Theresa May to visit Donald Trump 'in the spring'


Theresa May is to by US President-elect Donald Trump in the spring, Downing Street has said.

In December the PM’s collaborative chiefs of staff, Nick Timothy and Fiona Hill, travelled to the US to found links with the incoming president’s team.

A source said Mrs May “looks impudent to visiting the new president in the spring”.

The meeting is expected to take place at the Undefiled House and could be as early as next month, it is understood.

The December Freudian slip by Mrs May’s closest aides was part of efforts to build a relationship with Mr Trump winning of his inauguration on 20 January.

The president-elect first invited the prime charg daffaires to visit in a phone call shortly after his election victory in November.

It had been thought that she would visit Washington in the early months of 2017.

‘Almost unsuitable’

Transport Secretary Chris Grayling told Sky News that there was nothing out of the everyday about what was happening.

“You would expect a meeting between the new US president and our prime curate relatively soon after he takes office and that is what is phenomenon,” he said.

Former UKIP leader Nigel Farage was the first British senator to meet Mr Trump after his election victory – meeting him in his Trump Stronghold residence in New York.

Mr Farage, who appeared with Mr Trump during the nomination campaign, suggested that Mrs May’s advisers had not met key players in the president-elect’s team.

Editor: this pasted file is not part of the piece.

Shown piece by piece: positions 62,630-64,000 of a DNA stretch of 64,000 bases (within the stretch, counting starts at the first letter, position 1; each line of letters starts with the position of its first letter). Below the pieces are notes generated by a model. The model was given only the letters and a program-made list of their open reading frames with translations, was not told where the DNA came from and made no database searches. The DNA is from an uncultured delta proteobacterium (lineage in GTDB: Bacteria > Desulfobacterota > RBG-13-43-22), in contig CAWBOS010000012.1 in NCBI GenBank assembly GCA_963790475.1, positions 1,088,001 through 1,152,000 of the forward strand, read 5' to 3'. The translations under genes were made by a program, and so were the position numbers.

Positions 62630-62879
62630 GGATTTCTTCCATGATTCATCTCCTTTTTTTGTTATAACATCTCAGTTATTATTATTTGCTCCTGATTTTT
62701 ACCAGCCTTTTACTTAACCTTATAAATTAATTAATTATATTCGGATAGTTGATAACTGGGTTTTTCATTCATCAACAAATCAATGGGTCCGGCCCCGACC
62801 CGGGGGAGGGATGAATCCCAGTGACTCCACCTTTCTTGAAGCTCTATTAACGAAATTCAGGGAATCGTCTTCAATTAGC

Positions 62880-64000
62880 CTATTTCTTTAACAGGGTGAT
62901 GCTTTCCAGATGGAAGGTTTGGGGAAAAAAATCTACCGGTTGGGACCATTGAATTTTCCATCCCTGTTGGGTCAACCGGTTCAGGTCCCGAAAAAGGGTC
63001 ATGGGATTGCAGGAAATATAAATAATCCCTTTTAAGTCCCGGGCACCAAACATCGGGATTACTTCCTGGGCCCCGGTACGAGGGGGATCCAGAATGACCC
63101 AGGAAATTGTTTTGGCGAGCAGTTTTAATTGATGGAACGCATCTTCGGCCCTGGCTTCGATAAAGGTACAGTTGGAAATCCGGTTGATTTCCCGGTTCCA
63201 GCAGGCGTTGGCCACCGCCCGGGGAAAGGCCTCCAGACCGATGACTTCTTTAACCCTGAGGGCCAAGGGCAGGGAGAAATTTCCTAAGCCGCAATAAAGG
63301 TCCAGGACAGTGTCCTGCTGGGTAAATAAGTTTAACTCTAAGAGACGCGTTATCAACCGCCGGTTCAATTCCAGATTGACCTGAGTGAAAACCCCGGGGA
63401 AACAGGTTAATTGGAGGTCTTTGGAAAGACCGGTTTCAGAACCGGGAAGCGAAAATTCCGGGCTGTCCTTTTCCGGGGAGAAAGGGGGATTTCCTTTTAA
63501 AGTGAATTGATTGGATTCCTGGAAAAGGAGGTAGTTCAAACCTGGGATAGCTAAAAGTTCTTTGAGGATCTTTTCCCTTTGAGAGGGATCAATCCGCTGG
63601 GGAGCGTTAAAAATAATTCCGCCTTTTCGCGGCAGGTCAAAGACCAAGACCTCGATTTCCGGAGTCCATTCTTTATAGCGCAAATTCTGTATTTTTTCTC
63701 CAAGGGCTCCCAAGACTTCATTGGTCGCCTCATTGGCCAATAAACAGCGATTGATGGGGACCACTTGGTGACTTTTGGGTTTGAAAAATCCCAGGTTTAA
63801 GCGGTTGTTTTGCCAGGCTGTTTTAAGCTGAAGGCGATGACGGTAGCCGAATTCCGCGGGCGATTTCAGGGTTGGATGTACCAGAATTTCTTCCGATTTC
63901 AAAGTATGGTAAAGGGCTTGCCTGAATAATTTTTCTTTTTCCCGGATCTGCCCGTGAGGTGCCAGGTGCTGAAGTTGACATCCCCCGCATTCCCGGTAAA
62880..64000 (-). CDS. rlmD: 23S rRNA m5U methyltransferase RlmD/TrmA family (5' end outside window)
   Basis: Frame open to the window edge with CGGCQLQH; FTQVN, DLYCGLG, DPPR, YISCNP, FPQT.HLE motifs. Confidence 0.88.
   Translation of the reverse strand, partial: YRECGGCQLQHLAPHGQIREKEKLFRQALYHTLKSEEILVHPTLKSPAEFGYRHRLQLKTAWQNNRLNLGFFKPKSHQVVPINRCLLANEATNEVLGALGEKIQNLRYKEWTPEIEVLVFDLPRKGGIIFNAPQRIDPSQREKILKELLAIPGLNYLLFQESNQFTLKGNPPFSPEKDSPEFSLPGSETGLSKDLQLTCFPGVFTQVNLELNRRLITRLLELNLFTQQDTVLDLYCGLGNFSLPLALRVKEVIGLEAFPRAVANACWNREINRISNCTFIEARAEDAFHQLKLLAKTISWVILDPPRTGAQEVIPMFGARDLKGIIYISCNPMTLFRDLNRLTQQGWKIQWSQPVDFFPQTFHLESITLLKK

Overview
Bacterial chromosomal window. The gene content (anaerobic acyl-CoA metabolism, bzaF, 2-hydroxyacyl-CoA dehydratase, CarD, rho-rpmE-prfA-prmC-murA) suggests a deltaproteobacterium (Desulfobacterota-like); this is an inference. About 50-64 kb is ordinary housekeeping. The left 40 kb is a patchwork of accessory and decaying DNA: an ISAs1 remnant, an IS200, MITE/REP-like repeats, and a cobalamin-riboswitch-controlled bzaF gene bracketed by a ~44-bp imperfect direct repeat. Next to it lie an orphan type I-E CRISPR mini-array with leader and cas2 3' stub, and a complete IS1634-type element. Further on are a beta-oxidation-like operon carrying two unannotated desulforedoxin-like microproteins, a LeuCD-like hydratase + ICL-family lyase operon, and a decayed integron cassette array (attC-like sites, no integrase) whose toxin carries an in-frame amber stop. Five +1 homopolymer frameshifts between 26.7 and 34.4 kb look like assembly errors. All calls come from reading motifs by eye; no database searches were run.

“I notion of it’s almost impossible that they could have got into Trump Turret, somebody would have recognised that photograph,” he told LBC Radio.

“It sounds to me partiality they went to Washington, they might have met either the remaining State Department or perhaps some of Trump’s transition team down there.”

Loyal relationship

Mrs May and other ministers have been critical of Mr Trump in the erstwhile, attacking his call in December 2015 for a ban on Muslims entering the US in the wake of the miscellany shootings in San Bernadino, California.

A year ago, MPs debated calls for Mr Trump to be renounced entry to the UK.

But historian Sir Anthony Seldon said he was sceptical of the “conventional acumen” that Trump’s election would put a strain on US-UK relations.

The two chieftains, he said, shared a “similar ideological outlook” and a “common enemy” in Islamist terrorism which longing provide the basis for close co-operation, while he believed Mrs May’s “no-nonsense gravitas” will-power appeal to the new president.

“The US will need special friends,” he said. “Who else but Britain? Israel – rarely. Russia – unlikely. Germany – not under Angela Merkel. Trump is on high all transactional. If he can do deals with Britain, he will want more.”

Britain’s plenipotentiary to the US, Sir Kim Darroch, has suggested that the so-called “special relationship” between the two hinterlands will continue and that Mrs May and Mr Trump will “build on the legacy” of Ronald Reagan and Margaret Thatcher.

Mr Trump has etched business links with the United Kingdom and, during the summer, signalled his bolster for the UK’s decision to leave the EU.

Earlier this year, current US President Barack Obama presented the UK would be “at the back of the queue” for negotiating a free trade deal with the US in the experience of Brexit.

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